👀TPT Back to School!👀

 💜Hello everyone!

August is back to school month!

It is time to get inspired and Teachers Pay Teachers is the place to find your inspiration!


https://www.teacherspayteachers.com/Product/ESL-ELD-Songs-and-Chants-Volume-I-224849
August 1st and 2nd is the site -wide sale.  

Pop over to the Fun To Teach Store and stock up on products that will inspire you and ignite your teaching!

Check out some of our best selling products!

https://www.teacherspayteachers.com/Store/Fun-To-Teach







 

https://www.teacherspayteachers.com/Store/Fun-To-Teach 

https://www.teacherspayteachers.com/Store/Fun-To-Teach 

Happy summer!

Happy Teaching! 

Lori



from Fun To Teach ESL – Teaching English as a Second Language http://esleld.blogspot.com/2017/07/tpt-back-to-school.html

🔨September Workshop🔨

ELD Make and Take Workshops
By Fun To Teach 

🔨ELD Toolbox Booster🔨 
Fun effective strategies and activities to fill your ELD toolbox!

Save your seat now! Fax in the registration today 
2017 – Our New Workshop!
September 29, 2017
Portland, OR 

Are you interested in adding another layer of practical knowledge to your ELD instruction? Then this workshop is for you. Join us for the ELD Toolbox Booster workshop and enhance English Language instruction with procedures, routines, strategies and activities that will develop oral language, vocabulary and fluency in English learners. Come fill your ELD toolbox with language games, activities, strategies picture cards, songs, chants, sentence frames, and “make & take” activities that you can use in your classroom the next day! 

Who should attend?
ELD and ESL teachers, K-5 classroom teachers, specialist teachers and everyone who wants to fill their ELD toolkit!

🔨ELD Toolbox Booster 🔨

Portland, Oregon
Fun effective strategies and activities to fill your ELD toolbox!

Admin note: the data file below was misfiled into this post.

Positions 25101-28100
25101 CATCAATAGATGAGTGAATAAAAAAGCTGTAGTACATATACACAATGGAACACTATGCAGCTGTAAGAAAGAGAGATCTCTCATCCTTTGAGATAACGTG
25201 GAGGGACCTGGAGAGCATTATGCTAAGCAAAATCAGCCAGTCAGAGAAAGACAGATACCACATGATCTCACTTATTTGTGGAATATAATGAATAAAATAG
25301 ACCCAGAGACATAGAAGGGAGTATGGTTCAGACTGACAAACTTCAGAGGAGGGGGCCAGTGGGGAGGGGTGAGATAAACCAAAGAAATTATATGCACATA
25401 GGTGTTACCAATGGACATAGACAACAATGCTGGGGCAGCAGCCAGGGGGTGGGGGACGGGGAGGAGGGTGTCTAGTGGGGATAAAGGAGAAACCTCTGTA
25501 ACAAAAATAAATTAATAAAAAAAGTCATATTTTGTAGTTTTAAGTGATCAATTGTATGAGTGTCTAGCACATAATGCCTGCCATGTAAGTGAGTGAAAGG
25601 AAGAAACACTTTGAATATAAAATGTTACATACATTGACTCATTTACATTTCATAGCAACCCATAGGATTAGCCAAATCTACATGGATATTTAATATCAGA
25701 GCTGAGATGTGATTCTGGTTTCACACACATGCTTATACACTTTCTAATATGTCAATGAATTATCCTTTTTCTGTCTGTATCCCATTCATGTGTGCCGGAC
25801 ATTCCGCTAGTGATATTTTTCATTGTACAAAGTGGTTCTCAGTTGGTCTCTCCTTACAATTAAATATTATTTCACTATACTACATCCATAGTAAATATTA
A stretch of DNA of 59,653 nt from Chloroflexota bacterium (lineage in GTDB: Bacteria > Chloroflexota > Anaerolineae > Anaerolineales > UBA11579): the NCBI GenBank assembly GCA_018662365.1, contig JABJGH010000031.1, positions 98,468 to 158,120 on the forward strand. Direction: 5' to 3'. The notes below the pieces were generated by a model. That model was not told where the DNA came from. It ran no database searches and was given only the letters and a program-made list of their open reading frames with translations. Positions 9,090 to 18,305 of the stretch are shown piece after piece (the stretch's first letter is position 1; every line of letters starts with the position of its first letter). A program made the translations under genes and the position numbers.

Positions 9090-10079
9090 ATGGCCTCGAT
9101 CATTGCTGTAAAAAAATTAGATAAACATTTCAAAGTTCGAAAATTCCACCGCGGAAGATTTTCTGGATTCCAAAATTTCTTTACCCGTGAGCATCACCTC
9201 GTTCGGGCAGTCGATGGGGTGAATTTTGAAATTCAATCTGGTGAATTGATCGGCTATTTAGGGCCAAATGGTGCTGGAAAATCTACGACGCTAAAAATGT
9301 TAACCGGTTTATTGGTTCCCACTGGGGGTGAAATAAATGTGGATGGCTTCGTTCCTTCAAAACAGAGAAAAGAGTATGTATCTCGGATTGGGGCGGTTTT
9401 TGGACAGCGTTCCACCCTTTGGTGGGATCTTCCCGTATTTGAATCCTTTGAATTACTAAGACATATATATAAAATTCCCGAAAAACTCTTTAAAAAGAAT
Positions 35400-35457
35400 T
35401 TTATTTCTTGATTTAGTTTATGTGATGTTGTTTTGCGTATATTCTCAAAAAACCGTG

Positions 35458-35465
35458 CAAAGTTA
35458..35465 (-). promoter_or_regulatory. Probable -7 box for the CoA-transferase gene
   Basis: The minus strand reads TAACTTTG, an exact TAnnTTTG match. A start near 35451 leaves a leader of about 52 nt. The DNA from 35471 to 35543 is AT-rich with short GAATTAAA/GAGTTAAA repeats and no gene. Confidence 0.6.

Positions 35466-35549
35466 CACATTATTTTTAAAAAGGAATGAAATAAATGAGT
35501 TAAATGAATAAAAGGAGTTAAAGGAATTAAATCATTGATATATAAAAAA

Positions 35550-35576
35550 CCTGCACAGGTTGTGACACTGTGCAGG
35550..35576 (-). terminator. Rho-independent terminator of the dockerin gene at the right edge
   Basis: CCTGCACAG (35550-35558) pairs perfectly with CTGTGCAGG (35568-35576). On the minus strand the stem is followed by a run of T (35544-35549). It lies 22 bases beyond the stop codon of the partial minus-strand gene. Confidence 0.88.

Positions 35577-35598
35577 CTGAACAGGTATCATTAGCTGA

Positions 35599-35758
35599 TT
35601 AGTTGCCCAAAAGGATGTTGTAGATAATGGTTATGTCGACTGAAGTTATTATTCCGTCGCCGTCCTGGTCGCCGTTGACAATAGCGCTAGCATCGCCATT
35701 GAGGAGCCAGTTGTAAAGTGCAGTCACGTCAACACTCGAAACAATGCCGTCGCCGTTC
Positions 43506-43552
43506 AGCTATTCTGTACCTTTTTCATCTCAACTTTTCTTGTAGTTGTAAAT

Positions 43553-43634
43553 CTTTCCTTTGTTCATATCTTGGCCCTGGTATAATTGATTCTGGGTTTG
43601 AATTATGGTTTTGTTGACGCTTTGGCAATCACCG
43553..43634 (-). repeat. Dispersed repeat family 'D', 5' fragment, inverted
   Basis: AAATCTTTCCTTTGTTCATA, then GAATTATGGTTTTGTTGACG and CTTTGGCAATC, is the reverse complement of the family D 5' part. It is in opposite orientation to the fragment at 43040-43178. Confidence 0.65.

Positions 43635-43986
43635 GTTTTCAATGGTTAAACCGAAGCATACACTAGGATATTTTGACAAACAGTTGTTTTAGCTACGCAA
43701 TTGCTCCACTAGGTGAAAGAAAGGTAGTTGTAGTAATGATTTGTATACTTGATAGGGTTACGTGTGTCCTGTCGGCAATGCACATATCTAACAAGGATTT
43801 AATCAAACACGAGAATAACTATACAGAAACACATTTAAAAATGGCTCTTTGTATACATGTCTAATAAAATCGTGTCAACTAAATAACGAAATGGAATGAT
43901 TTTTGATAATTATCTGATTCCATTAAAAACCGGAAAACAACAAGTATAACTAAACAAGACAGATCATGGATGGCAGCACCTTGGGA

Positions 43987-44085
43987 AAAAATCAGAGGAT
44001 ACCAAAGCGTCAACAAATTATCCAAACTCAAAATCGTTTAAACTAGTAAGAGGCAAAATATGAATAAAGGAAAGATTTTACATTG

$200.00PER WORKSHOP

 Call for more info or visit our website!
Click here!

• •
fax or mail a Purchase Order or check

Happy Teaching!

Lori
from Fun To Teach ESL – Teaching English as a Second Language http://esleld.blogspot.com/2017/07/september-workshop.html

ESP Training for Student Consulting Purposes

Hello, ESPers worldwide!

I was reflecting on my ELT program development recently, and I recognized that my leadership development programs are often connected to consulting. For such consulting activities, there may be a need for ESP training. In this TESOL Blog post, I would like to focus on a few programs that are listed on my website – The Leadership Connection Project.

The Introduction to the website states:

The Leadership Connection Project website was created for the purpose of recording the various leadership development activities that I have conducted with my students in the Career Education Center and in the Department of International Communication (International Business Career major) at Kanda University of International Studies (KUIS) in Chiba, Japan.

In our profession, it is important to share accomplishments with stakeholders, so on the website I have identified the departments of my university together with the relevant programs:
KUIS Career Education Center

KUIS Intercultural Communication Department (International Business Career Major)

KUIS Self-Access Learning Center

KUIS International Affairs Division

I consider the six programs above  to be related to the development of leaders because I conceptualize leadership as involving communication to create and to achieve visions. In each of the six programs, the students communicate to create visions and to achieve those visions.

Four of the six programs include consulting activities:

  • Kevin’s Company
  • Leadership seminars
  • Global Leadership Competition in the SALC
  • Inaugural Global Challenge Program

As consultants, the students work in teams (or alone) to create visions for organizations (i.e., the clients) through the following activities:

  • interacting (through email and/or face to face) with leaders of the organizations
  • conducting research about the organizations online and onsite
  • analyzing the internal and external environments to identify strengths, weaknesses, opportunities, threats, etc.
  • delivering recommendations (to the leaders of the organizations) in PowerPoint presentations

When the students deliver their recommendations in PowerPoint presentations, they are creating visions.